Merriam-Webster Word of the Day: Transmogrify

The Merriam-Webster Word of the Day is transmogrify. Read on for what it means, how it’s used, and more.

What It Means

Transmogrify means “to change something significantly and often with humorous or jarring effect.”

// If all goes as planned, the school’s gym will be transmogrified into a spooky gallery of Halloween delights.


“[Adam Lambert] was easily the starriest star this show ever had. … Week by week, you couldn’t wait to see what Adam would get away with next. He could hijack any tune and transmogrify it in his own glam image, whether that meant ‘Mad World’ or ‘Feelin’ Good’ or ‘School’s Out.’” — Rob Sheffield, Rolling Stone, 10 June 2022

Did You Know?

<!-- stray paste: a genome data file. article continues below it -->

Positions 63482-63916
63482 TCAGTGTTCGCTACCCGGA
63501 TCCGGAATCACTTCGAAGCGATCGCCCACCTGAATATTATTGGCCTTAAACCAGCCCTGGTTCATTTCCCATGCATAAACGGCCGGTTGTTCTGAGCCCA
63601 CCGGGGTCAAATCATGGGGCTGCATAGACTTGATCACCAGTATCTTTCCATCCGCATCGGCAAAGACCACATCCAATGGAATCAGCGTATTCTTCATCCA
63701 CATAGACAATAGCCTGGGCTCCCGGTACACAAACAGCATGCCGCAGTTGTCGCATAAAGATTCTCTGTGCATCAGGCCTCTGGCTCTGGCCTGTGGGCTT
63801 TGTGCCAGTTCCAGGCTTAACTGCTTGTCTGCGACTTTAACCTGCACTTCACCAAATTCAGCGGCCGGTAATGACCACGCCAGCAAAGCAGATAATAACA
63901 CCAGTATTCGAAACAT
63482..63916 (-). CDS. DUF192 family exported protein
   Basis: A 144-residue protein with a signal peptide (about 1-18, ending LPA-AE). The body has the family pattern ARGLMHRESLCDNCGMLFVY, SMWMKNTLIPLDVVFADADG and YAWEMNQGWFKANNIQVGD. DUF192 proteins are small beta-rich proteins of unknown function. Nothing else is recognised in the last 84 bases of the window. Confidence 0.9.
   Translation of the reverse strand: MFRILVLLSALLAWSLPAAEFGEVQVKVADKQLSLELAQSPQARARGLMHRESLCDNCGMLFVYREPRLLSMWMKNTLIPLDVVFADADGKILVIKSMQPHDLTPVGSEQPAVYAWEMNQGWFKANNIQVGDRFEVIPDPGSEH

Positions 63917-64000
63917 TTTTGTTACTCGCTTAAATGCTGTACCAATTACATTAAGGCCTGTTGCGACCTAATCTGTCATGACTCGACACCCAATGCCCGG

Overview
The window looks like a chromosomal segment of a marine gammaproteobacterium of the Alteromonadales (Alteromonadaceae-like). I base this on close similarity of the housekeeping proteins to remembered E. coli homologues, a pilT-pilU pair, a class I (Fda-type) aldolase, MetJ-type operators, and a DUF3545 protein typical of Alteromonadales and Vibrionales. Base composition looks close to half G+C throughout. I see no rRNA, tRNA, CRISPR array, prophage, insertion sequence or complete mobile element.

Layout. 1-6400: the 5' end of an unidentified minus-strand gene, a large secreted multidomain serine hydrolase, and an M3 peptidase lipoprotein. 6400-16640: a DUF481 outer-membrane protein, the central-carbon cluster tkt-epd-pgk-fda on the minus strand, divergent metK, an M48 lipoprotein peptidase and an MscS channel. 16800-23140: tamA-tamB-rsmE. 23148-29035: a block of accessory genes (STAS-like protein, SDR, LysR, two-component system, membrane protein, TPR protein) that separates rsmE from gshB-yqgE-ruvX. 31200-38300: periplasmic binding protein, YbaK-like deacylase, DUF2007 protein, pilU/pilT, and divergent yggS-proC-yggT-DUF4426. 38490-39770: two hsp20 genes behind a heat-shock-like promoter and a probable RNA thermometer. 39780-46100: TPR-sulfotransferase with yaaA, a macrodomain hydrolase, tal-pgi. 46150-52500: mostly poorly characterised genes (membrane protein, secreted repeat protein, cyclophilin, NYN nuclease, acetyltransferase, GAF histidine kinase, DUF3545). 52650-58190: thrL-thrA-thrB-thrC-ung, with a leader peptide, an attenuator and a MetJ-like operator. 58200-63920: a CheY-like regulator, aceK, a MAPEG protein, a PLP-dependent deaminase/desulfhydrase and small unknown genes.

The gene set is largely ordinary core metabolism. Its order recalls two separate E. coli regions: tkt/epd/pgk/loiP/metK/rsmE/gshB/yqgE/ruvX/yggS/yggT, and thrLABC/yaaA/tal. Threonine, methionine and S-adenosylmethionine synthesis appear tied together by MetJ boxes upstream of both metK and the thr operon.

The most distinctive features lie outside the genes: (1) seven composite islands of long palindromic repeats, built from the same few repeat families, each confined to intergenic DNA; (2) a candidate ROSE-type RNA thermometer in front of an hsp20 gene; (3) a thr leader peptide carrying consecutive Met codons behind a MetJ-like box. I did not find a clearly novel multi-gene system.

We know that the prefix trans-, meaning “across” or “beyond,” appears in many words that evoke change, such as transform and transpire, but mogrify is a bit of a mystery. Regardless of the word’s origins, writers have found transmogrify useful for centuries. English dramatist Aphra Behn’s 1671 comic play The Amorous Prince features an early example of the word, and about a century later, Scottish poet Robert Burns used it in his poem “Address to the Unco Guid, or the Rigidly Righteous.” And in the late 20th century, cartoonist Bill Watterson’s comic strip series Calvin and Hobbes featured an invention called a “transmogrifier” (the first iteration was a cardboard box; later a water pistol was a “transmogrifier gun”) that had various transmogrification functions.

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